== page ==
Last week, we learned of a major drug bust in northern Wisconsin.  A major marijuana farm was hidden in the Chequamegon-Nicolet national forest.  It is believed to be the work of a Mexican drug cartel. The cartels in recent years have begun growing their product closer to their markets, eliminating the need for risky border crossings.  The Wisconsin State Journal article made a point of mentioning that these Mexican growers bought supplies and equipment locally:
They followed one suspect to a Fleet Farm in Green Bay, where he purchased six pairs of pruning shears. They watched another man purchase 9 mm ammunition at a nearby Wal-Mart, documents said.
The marijuana was processed locally, at a house in Seymour. At least 12 men have been arrested in connection with the operation. An unnamed informant (who may or may not be among the dozen men facing charges) said he was living in California several months ago when he was recruited to work on a ranch.

I was amazed to learn that commercial grades of marijuana can be grown in Wisconsin.  I always assumed that, should pot be legalized, it would mainly benefit states like California and Hawaii.  However, this shows that there is a lucrative market for pot grown in the Badger state.

I will be interested to learn how many people were actually employed in this illegal operation.  Imagine if legitimate Wisconsin farmers could grow marijuana, employing local people and spending the profits locally, rather than wiring it to California and Mexico.  Imagine the sales tax revenue for the state.

Friday, August 13, 2010

Don't Forget Hippie Hanukkah

If you don't want to brave the heat, the rain or the traffic on Saturday to do your Hippie Christmas shopping downtown, you can always hit the local thrift stores for Hippie Hanukkah (it lasts for several days, and the gifts are more modest).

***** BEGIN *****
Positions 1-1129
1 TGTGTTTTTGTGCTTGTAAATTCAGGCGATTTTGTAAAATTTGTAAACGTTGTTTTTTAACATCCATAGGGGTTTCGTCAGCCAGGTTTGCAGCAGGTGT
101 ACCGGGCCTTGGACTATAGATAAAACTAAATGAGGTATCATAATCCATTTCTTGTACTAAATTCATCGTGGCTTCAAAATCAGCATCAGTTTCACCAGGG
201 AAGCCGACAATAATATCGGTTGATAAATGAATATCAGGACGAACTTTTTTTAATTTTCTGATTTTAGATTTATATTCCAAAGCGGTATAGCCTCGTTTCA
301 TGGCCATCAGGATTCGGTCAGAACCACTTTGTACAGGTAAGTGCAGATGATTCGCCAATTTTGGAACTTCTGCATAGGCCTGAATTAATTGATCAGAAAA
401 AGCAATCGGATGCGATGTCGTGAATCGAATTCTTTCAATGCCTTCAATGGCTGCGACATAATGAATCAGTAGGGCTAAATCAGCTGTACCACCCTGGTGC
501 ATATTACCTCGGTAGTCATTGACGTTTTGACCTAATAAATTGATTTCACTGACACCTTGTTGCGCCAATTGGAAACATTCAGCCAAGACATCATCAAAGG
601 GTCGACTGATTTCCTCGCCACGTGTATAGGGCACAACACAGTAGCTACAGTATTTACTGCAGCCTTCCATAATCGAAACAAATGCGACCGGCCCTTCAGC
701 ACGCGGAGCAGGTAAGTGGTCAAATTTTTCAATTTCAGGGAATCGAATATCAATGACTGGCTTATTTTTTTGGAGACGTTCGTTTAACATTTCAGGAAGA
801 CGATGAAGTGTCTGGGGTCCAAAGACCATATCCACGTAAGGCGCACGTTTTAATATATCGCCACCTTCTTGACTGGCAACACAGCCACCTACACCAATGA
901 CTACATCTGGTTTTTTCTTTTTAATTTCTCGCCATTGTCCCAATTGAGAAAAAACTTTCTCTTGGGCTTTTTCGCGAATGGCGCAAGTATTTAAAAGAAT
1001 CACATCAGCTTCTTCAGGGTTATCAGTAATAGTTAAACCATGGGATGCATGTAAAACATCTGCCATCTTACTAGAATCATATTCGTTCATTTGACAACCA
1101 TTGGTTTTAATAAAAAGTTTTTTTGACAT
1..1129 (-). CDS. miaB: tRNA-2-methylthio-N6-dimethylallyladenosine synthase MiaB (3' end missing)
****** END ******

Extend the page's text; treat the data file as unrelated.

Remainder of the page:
There are a lot of recently-made donations in the shops, thanks to people downsizing before they move.  If you need a winter coat, or a pair of leather pants (and who doesn't need at least one pair of leather pants in their closet?), now is a good time to look for it.

Tuesday, August 10, 2010

Interstate Etiquette

Hey, dickless wonder.

We all see the State Patrol car sitting in the turn-around.  It isn't a construction zone, and you're in the passing lane.  The trooper isn't going to pull you over for driving 70 mph on the Interstate.

Suddenly slowing down to 65 mph while passing a semi will create a safety hazard behind you.  It may also lead the trooper to suspect that you have (a) drugs in the car or (b) outstanding warrants.


Thursday, August 5, 2010

Sheboygan Built It, But They Didn't Come

In 2004, Great Wolf Resorts opened the Blue Harbor Resort waterpark hotel in Sheboygan. The City of Sheboygan helped out with $10.2 million in infrastructure improvements, a $4 million loan to build the hotel and an additional investment of $8 million to build a city-owned conference center (managed by the hotel) next door.

Last year, Great Wolf took a $24 million write-down on Blue Harbor, valuing the hotel at $6 million.  They also sued the city, arguing that their assessment was much too high and they had overpaid their property taxes for the past few years.  They reached a settlement, and the City of Sheboygan will refund almost $263,000 in property taxes.  The settlement money will come from the TIF district that includes Blue Harbor.

Meanwhile, Great Wolf is trying to sell the Blue Harbor Resort.

The moral of the story is that cities should be very careful about investing millions of dollars in hotel projects in the name of economic development and tourism.  Taxpayers should not finance real estate speculation.